You Need More Spice in Your Life, Literally

Exploring Intensity

You Need More Spice in Your Life, Literally

If you are a bland food lover, then you can skip the rest of this article. If you avoid anything that is one-alarm or up then you are not going to be happy with this new study which says that spices may do much more for your body than just light your palate on fire.

Chinese researchers employed a burly pool of subjects to study the impact of spice — almost 200,000 men and nearly 300,000 women aged 30 to 79 years. The people in the study were tracked for more than seven years on average, and the study showed that those who ate spicy foods often had about a 14% decrease in mortality risk as compared with those who rarely ate spicy foods. And those who spiced up meals just a couple times a week cut their risk of death by 10%.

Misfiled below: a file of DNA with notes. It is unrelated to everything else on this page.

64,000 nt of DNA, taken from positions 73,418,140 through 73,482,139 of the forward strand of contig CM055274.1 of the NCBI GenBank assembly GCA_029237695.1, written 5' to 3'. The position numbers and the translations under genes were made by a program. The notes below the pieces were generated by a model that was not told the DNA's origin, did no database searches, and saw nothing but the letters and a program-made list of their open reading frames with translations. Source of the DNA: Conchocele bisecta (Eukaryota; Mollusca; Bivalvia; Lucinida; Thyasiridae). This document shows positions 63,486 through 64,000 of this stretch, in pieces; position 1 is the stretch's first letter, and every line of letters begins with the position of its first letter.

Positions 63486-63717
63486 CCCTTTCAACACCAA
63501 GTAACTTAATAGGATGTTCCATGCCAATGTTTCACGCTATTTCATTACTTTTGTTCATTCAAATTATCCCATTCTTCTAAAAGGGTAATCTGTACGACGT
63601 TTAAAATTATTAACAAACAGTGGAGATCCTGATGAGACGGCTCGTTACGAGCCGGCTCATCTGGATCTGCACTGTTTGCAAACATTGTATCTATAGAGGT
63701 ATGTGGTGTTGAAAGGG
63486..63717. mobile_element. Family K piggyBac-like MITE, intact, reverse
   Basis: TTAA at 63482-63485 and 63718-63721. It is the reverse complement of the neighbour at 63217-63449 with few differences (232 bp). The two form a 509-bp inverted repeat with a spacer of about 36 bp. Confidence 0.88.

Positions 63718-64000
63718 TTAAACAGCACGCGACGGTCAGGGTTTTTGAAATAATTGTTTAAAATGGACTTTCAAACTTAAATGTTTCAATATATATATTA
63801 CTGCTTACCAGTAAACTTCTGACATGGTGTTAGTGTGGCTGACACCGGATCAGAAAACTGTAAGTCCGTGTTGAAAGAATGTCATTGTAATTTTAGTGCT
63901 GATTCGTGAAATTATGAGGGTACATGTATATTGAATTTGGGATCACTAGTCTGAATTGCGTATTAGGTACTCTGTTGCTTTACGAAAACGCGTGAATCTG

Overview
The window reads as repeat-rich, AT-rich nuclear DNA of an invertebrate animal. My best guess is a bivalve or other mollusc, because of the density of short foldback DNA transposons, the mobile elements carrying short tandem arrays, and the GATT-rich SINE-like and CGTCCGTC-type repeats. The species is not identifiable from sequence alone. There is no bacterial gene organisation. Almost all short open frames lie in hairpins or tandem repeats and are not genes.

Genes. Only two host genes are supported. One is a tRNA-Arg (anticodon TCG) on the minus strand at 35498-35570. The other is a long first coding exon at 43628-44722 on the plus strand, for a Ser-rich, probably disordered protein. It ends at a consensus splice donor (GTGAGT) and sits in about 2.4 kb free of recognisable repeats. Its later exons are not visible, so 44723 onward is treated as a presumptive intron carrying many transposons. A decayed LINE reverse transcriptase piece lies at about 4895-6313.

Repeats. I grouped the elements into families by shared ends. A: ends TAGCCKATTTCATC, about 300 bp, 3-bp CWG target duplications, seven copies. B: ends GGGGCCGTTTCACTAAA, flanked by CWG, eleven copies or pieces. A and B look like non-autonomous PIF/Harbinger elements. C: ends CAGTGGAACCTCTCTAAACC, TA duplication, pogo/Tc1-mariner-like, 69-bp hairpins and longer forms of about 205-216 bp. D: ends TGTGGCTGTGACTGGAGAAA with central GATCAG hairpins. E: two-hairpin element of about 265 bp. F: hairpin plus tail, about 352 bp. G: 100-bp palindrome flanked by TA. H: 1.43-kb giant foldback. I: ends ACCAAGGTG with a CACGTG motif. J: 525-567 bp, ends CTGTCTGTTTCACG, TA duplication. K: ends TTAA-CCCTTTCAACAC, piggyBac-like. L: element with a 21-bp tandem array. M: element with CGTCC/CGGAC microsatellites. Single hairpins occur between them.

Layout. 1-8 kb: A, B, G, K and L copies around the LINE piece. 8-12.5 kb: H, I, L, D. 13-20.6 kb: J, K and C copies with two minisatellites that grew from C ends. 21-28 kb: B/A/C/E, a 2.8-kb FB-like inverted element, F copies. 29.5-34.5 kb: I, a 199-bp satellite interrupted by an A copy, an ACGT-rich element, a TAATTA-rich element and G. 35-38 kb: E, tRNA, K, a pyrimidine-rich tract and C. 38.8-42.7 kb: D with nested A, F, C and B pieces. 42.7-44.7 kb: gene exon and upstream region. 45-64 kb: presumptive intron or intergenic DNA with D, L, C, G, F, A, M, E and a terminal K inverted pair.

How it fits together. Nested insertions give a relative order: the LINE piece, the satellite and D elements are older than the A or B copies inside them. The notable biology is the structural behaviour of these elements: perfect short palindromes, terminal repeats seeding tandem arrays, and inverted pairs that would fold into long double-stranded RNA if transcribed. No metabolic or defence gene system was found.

But, of course, there are some caveats.

One: it is almost impossible to control for all the other variables that lead to lower or higher mortality. Spicy foods apparently helped alleviate certain issues for women but not men — and helped men with some symptoms but not women. Plus, it may not just be any old spicy food, but ones rich in capsaicin and other nutrients. As this article notes, “those who reported eating fresh chili peppers saw a stronger link between the frequency of spice consumption and the risk of death due to cancer, heart disease and diabetes than did volunteers who ate only dried chili pepper, chili sauce, chili oil or other spices.”

Turmeric and cumin have also shown to offer a negative impact on aging with various studies pointing to reductions in cancer risk, inflammation, increased functions of antioxidants, digestion and the spices may even help clear arteries.

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